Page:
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Coding Makes the Matworld Go 'Round

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So I've been following the coding in this book and basically it's going through a huge chapter all about graphics and I'm taking it slowly to take it piece by piece. Well while I was reading I was following along with my own code and comparing it to the code on the cd, while the CD has some extra stuff for the more advanced portions of the chapter what I have should work (I think). Basically all it is is a Verts[4] in a square list. I have my projection and view transformations in and put in a world transformation of 'matWorld'. I didn't do anything with the matWorld except declare it and run a SetTransform on it. This is the code the cd had:
D3DXMatrixRotationZ(&matWorld, (float)timeGetTime() / 1000.0f);
g_pD3DDevice->SetTransform(D3DTS_WORLD, &matWorld);
I didn't want the MatrixRotation so I only had the SetTransform and my box didn't appear. I commented that single line out and bam the square appeared. Can anyone help clear up why nothing would show when I took out that code? Maybe explain a bit more about why it's required to code the three transformations instead of DX making a single function that does all of it for the programmer?

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Hello programmermattc,
D3DXMatrixRotationZ creates a matrix, so if you comment out that line you may have a empty matrix being passed into SetTransform (I could confirm this if you show me the code where matWorld is created).
This could be the reason your box isn't showing up.

Keep D3DXMatrixRotationZ commented, but try adding a new line above SetTransform:
D3DXMatrixIdentity(&matWorld);

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Thats what I was thinking too but I thought if it transformed a blank matrixthe program would error out. I had this a few lines above:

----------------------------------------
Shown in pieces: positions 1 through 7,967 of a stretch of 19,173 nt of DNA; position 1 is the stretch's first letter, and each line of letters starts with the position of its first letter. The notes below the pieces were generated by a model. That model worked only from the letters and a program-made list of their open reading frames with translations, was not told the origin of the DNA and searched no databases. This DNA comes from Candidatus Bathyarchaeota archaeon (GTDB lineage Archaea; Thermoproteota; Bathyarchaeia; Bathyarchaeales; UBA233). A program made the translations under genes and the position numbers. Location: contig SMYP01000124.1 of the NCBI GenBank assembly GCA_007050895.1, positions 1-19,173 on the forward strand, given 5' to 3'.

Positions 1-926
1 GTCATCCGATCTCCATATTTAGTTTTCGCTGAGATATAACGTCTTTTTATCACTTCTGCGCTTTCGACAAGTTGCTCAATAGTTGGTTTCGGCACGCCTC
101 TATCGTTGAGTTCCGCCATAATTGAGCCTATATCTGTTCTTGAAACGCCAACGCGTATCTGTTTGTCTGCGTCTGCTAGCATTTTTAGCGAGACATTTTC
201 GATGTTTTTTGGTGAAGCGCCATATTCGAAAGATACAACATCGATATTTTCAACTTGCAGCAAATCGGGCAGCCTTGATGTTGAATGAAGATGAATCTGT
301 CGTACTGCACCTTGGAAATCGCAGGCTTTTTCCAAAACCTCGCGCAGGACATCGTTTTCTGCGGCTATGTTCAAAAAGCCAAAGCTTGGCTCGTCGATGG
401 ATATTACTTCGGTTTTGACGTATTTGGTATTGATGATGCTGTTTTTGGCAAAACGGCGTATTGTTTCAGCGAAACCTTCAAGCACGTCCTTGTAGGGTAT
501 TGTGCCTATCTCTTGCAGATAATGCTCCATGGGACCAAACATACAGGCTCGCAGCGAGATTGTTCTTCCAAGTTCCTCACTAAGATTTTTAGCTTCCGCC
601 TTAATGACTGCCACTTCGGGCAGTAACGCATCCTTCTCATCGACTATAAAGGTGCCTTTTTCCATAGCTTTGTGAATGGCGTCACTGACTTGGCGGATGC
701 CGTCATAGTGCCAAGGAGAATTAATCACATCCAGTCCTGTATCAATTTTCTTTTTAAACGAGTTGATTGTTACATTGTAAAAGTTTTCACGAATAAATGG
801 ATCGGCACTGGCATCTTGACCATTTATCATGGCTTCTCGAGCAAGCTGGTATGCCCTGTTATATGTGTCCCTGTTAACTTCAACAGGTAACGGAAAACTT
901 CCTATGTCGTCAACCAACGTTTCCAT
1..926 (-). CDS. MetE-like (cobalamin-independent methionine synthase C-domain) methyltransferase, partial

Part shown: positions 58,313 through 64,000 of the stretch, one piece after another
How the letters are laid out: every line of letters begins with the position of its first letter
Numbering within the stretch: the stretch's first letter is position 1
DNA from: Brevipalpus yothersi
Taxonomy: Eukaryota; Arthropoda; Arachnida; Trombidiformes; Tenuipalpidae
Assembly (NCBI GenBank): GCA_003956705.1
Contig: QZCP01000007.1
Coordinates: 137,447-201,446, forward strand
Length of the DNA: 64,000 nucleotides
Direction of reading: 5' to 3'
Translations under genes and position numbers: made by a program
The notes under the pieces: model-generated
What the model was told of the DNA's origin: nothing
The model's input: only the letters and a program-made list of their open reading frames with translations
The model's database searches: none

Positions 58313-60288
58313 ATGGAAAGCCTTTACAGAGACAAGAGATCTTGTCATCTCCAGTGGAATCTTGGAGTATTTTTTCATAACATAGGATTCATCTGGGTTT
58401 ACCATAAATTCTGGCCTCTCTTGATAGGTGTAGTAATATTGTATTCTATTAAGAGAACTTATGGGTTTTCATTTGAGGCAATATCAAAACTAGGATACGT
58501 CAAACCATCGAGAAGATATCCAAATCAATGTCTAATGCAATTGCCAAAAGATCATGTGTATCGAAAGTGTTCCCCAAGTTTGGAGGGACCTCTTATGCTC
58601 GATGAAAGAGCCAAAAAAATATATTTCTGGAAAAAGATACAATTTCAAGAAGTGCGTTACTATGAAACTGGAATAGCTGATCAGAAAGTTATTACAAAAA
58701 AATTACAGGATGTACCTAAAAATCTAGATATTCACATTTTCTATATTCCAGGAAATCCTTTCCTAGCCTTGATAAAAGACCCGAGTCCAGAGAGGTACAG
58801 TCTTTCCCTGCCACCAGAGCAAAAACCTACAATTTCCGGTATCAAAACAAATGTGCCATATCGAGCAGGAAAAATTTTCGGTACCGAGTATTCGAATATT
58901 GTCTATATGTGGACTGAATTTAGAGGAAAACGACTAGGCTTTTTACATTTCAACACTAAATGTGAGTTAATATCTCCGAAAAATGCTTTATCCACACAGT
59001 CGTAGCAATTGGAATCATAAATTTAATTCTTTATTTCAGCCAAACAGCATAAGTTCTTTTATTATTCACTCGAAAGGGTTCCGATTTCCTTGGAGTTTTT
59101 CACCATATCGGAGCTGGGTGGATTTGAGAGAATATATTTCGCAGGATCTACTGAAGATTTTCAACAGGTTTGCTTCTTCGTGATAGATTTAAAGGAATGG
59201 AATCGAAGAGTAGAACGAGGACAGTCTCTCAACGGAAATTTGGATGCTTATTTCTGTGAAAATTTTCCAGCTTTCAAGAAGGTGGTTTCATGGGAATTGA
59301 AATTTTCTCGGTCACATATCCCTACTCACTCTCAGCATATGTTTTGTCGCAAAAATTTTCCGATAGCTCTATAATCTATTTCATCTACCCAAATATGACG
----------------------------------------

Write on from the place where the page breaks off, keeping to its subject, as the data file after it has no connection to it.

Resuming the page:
D3DXMATRIX matWorld;

Adding that Identity worked! Thanks! Any idea now why I wouldn't have to apply my other two transformations to the World so DX would understand how to render it in context? Is an Identity Matrix normally used for a world matrix if something like a rotation isn't used?

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"Maybe explain a bit more about why it's required to code the three transformations instead of DX making a single function that does all of it for the programmer?"

- Are you asking why there is a function for each rotation axis?
Probably because the programmer may want to rotate in different orders, also rotation through all axis is more expensive, but there are functions to do this; D3DXMatrixRotationYawPitchRoll and D3DXMatrixRotationAxis.

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An identity matrix is kind of like '1' for multiplication. Anything times 1 ='s the same number you had. Well anything times an identity matrix is the same matrix. So basically, you start with the identity matrix and then perform your transformations in the ordr you want. With a plain matrix you'd end up with multiplications against 0, and losing data. For comparison an 'empty' matrix would be:

0000
0000
0000
0000


whereas an identity matrix is

1000
0100
0010
0001

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This topic is 4139 days old which is more than the 365 day threshold we allow for new replies. Please post a new topic.

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